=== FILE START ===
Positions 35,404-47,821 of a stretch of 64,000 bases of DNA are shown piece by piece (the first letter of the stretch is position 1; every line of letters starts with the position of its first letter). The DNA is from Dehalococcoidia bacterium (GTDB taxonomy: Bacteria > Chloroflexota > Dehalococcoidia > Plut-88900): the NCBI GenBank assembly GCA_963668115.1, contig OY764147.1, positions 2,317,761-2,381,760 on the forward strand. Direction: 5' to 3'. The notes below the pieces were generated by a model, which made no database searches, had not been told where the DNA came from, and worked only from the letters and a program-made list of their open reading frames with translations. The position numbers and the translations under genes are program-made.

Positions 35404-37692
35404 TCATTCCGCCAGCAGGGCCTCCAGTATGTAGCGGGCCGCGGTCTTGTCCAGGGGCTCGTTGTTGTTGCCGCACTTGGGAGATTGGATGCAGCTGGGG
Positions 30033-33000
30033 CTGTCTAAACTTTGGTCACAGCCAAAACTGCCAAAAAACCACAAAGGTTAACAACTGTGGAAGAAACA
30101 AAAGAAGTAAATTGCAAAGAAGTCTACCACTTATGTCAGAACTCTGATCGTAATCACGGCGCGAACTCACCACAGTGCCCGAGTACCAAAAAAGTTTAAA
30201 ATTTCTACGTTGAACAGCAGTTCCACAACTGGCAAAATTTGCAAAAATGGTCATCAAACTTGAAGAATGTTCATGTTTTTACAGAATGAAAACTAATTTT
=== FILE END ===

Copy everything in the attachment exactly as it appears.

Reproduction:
Positions 35,404-47,821 of a stretch of 64,000 bases of DNA are shown piece by piece (the first letter of the stretch is position 1; every line of letters starts with the position of its first letter). The DNA is from Dehalococcoidia bacterium (GTDB taxonomy: Bacteria > Chloroflexota > Dehalococcoidia > Plut-88900): the NCBI GenBank assembly GCA_963668115.1, contig OY764147.1, positions 2,317,761-2,381,760 on the forward strand. Direction: 5' to 3'. The notes below the pieces were generated by a model, which made no database searches, had not been told where the DNA came from, and worked only from the letters and a program-made list of their open reading frames with translations. The position numbers and the translations under genes are program-made.

Positions 35404-37692
35404 TCATTCCGCCAGCAGGGCCTCCAGTATGTAGCGGGCCGCGGTCTTGTCCAGGGGCTCGTTGTTGTTGCCGCACTTGGGAGATTGGATGCAGCTGGGG
Positions 30033-33000
30033 CTGTCTAAACTTTGGTCACAGCCAAAACTGCCAAAAAACCACAAAGGTTAACAACTGTGGAAGAAACA
30101 AAAGAAGTAAATTGCAAAGAAGTCTACCACTTATGTCAGAACTCTGATCGTAATCACGGCGCGAACTCACCACAGTGCCCGAGTACCAAAAAAGTTTAAA
30201 ATTTCTACGTTGAACAGCAGTTCCACAACTGGCAAAATTTGCAAAAATGGTCATCAAACTTGAAGAATGTTCATGTTTTTACAGAATGAAAACTAATTTT